4. Experiment4.1 SettingSome experimental results of statistical parsing using TSG and SRTSG are introduced in this section. The standard data set for evaluating parsing performance is the Wall Street Journal (WSJ) portion of the English Penn Treebank [1]. The Penn Treebank data set consists of 24 sections; we used sections 2–21 for the training corpus and 23 for testing. For training, the grammar rules are extracted by Gibbs sampling from a collection of syntax trees in the training data. For testing, the algorithm begins with words of input, rather than a syntax tree, and then predicts the syntax tree. The parsing results are obtained with the MAXRULEPRODUCT algorithm [7] by using the extracted grammar rules. The accuracy of the predicted syntax trees is evaluated by bracketing the parsing accuracy (F1 score) of the predicted parse trees. 4.2 Results and discussionThe F1 scores of contextfree grammar (CFG), TSG, and SRTSG models [4] are listed in Table 1. The parsing accuracy of the SRTSG model with three backoff hierarchy settings is also listed in the Table in order to show the effects of backoff smoothing on parsing accuracy. In Table 1, F1 (small) indicates that we used only section 2 (small training data) for training, whereas F1 (full) indicates that we used sections 2–21 (full training data) for training. Moreover, SRTSG (level 1) denotes that we used only the topmost level of the hierarchy. Similarly, SRTSG (level 1 + 2) denotes that we used only levels 1 and 2 for backoff smoothing.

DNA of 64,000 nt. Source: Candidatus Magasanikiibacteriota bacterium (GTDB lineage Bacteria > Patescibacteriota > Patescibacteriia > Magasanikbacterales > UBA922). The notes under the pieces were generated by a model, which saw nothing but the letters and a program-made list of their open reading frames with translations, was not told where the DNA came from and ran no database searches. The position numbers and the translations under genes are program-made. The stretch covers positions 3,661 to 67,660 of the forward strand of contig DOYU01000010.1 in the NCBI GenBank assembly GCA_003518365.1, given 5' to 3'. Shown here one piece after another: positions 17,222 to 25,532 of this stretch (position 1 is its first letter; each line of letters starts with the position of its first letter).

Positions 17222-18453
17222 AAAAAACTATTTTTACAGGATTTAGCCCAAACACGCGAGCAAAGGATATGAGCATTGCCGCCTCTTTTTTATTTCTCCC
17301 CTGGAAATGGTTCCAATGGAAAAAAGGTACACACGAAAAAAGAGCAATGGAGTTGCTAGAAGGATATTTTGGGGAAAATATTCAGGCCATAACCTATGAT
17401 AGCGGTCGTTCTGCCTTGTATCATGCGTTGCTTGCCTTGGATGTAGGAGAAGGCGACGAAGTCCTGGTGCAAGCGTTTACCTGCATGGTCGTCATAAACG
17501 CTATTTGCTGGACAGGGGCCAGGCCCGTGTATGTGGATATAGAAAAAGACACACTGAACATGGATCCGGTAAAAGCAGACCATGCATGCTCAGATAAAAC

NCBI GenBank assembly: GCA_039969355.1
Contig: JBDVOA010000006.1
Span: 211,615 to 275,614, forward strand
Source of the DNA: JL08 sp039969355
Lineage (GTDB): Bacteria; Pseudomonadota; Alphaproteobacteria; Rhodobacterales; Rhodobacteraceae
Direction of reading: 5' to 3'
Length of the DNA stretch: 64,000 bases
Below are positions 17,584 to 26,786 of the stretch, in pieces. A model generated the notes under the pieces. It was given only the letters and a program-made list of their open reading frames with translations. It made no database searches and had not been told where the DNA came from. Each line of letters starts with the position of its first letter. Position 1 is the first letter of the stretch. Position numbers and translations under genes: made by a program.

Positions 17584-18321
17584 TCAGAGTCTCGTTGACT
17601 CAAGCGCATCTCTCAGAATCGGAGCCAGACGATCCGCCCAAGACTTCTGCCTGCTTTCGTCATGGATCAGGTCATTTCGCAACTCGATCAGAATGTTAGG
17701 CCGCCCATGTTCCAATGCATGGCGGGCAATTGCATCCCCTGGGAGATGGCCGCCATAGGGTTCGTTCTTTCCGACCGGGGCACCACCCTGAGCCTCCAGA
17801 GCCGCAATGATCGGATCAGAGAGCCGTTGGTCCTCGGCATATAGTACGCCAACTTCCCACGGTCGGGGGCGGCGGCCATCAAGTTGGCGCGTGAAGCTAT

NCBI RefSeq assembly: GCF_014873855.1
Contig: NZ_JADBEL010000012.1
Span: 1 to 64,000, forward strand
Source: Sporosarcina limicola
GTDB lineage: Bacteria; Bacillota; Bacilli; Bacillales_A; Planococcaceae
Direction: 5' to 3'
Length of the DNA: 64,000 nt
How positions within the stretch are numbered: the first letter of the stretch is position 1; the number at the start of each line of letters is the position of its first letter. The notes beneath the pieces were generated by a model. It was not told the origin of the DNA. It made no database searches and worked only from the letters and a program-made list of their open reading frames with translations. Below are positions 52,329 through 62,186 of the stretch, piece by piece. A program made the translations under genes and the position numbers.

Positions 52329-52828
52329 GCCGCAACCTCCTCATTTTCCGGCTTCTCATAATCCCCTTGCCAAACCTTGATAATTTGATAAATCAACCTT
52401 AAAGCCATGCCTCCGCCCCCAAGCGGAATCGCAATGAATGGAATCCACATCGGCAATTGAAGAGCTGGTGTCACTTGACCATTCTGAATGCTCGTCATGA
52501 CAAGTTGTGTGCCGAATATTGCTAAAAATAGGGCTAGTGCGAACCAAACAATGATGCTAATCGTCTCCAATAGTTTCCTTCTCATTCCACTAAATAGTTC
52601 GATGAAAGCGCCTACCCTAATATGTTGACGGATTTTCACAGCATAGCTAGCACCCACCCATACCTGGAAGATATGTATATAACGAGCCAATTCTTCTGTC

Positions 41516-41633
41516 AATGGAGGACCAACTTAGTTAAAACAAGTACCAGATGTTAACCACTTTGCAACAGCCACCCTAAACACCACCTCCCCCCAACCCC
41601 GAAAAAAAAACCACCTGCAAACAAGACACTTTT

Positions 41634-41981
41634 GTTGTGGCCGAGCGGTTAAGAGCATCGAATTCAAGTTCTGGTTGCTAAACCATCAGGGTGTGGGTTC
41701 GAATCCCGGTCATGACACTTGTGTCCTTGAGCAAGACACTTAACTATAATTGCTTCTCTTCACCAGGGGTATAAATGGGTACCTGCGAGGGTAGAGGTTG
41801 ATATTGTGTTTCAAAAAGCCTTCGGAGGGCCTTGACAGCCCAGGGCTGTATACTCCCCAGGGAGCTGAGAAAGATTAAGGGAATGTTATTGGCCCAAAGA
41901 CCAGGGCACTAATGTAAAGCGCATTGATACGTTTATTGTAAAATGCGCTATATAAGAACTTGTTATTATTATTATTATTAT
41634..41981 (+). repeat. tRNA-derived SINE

The results obtained in the previous study [4] indicate that the best model, SRTSG (level 1 + 2 + 3), performed the best on both training sets. This suggests that the conventional CFG and TSG models trained naively from the treebank are insufficient to fit the training data due to the contextfree assumption and coarse symbol annotations. SRTSG also assumes contextfreeness; however, as we expected, symbol refinement can be helpful with the TSG model for further fitting of the training data and for improving the parsing accuracy. The performance of the SRTSG parser was strongly affected by its backoff models. SRTSG (level 1) performed poorly compared with the best model. This result suggests that the SRTSG rules extracted from the training set are very sparse and cannot cover the space of unknown syntax patterns in the testing set. Therefore, welldesigned backoff modeling is essential for the SRTSG parser. 5. SummaryThis article reported on recent progress in statistical grammar induction for natural language parsing and presented probabilistic TSG and SRTSG for modeling syntax trees and a Gibbs sampling algorithm for extracting grammar rules. SRTSG successfully outperformed the TSG model in a standard English parsing task by using a symbol refinement technique and threelevel backoff smoothing. References